1. 1. When communities change power relationships, property rights, and norms, why are they so willing to ignore those who are pillaged by the changes?

2. Should not the beneficiaries of a social change interrupt their celebrations to recognize the obvious: change has costs?

3. Are those harmed by change just a standard marginalized group, i.e., an obvious bearer of burdens?


Technology, cultural norms, levels of affluence, and human aspirations change persistently. The changes ebb and flow, but we can count on their lack of long-run stability.


A. Global Markets replace local and national markets:  The virtue of so-called "free-trade" is taught to hundreds of thousands of economics students. But in the eagerness to applaud benefits to an aggregate (GNP), where is the discussion of the distributional impact of the benefits AND the resulting employment insecurity so real to many?  "Average benefits" are real enough, but we can reasonably object to such benefits when they create a world that is more brutish and unhelathy. 

B. Knowledge about the negative ramifications of consuming specific products or using certain inputs in industrial processes changes over time: While it makes a lot of sense to me that we should reduce the production of coal and tobacco, I do not think vague promises of retraining programs is an apposite response to the unfair imposition of misery onto 4th generation tobacco farmers or coal miners.  How would a thoughtful society justify allocating benefits and costs of change in such a meat-handed fashion?

C. Different historical eras offer different employment prospects:  If the threats of Artifical Intelligence, even to jobs in the professions, are accurate, discussions of a guaranteed income are going to bloom. In other words, those who cannot discover employment that would provide a living wage will probably be offered a monetary sop to prevent their being the type of permananet underclass that fuels the forms of destructive rebellion represented by the imagery of the visual at the beginning of this post.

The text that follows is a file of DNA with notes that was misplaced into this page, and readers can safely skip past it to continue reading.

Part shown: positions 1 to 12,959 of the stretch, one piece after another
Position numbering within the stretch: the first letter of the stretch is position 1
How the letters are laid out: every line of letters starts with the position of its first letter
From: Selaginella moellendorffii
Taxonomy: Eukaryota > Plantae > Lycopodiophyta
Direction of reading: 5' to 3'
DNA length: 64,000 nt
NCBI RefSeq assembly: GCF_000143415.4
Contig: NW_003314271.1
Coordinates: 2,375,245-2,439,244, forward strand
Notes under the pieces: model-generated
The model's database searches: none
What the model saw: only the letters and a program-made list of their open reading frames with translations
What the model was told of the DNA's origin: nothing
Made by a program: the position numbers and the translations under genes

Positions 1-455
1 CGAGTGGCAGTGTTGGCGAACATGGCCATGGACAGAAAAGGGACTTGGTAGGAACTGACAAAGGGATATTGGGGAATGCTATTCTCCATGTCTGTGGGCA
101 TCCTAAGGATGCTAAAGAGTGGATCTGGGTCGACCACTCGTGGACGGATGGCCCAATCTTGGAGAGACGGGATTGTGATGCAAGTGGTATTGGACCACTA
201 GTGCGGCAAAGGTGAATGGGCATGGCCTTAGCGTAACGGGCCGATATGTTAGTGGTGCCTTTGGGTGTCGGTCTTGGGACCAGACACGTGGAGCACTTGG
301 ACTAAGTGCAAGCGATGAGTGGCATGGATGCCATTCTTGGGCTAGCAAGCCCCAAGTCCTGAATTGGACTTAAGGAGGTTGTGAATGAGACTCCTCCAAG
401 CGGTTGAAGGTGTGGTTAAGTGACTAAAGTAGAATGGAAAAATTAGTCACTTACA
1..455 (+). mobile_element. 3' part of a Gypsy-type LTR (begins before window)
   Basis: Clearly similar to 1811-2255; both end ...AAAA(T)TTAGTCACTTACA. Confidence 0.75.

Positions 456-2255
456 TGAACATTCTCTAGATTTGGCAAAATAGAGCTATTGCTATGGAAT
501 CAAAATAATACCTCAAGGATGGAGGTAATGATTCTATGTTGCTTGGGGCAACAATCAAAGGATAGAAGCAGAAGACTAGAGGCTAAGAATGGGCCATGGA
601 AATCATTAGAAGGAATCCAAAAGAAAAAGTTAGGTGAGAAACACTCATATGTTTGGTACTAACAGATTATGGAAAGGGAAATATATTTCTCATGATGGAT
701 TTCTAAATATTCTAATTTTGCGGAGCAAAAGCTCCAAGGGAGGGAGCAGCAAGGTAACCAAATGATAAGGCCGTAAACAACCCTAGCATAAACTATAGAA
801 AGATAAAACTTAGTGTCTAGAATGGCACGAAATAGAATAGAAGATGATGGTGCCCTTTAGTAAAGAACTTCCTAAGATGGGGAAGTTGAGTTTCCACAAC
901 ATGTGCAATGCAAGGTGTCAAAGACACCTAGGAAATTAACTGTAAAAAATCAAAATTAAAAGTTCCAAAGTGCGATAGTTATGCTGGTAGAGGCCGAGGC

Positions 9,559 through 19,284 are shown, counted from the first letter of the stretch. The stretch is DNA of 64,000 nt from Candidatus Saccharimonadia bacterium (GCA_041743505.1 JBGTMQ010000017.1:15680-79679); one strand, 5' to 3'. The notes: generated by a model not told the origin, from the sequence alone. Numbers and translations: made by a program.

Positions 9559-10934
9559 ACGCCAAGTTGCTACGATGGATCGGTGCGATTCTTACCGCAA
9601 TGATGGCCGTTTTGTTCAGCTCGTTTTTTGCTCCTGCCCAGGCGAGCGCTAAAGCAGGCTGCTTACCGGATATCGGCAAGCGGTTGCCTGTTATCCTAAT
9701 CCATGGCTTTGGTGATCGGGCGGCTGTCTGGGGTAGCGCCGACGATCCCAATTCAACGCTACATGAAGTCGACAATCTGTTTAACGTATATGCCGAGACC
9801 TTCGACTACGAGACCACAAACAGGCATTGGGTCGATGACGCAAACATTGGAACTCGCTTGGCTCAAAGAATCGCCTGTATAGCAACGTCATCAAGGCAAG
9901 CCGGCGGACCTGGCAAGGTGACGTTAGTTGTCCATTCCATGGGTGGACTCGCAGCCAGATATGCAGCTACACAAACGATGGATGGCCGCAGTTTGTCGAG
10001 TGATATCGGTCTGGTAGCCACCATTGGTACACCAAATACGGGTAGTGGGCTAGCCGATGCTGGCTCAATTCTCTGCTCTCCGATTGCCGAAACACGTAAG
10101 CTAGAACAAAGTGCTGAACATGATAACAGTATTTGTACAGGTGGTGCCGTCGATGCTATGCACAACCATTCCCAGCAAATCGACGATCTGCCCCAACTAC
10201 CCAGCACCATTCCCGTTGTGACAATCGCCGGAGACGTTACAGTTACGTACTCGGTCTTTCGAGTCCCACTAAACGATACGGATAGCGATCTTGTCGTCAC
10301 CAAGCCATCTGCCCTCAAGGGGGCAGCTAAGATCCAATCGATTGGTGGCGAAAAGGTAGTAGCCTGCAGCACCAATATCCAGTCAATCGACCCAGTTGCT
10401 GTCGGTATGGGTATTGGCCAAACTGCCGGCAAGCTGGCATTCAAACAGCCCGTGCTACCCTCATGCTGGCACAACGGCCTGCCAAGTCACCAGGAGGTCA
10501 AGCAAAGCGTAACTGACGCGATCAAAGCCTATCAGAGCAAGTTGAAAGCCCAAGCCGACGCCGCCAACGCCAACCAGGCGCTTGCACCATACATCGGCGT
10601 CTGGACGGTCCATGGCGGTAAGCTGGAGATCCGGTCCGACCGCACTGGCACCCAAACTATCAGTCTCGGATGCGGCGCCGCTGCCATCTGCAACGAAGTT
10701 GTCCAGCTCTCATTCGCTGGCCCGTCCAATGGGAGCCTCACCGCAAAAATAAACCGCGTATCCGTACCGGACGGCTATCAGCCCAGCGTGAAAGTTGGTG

I wonder whether the failure to compensate the groups that absorb the impacts of change is caused by ethical blindness? Are people's needs habitually ignored when they are economically weak and relatively passive?  In other words, is the answer obvious in that powerless groups can expect for dominant classes to overlook them when considering the wisdom of particular changes?


1.  Are there generous counter-examples undercutting the assertions I am making in this post?

2.  Is caring perforce parsimonious?  In other words, is sharing, when it occurs, almost surely a puny response to the need?  If so, what does that say about humans?

3.  When beneficiaries of changes are absorbed in their delight with modernity, is it at all reasonable to expect them to look back over their shoulders at the human wreckage that the changes have propelled?



AuthorM Neil Browne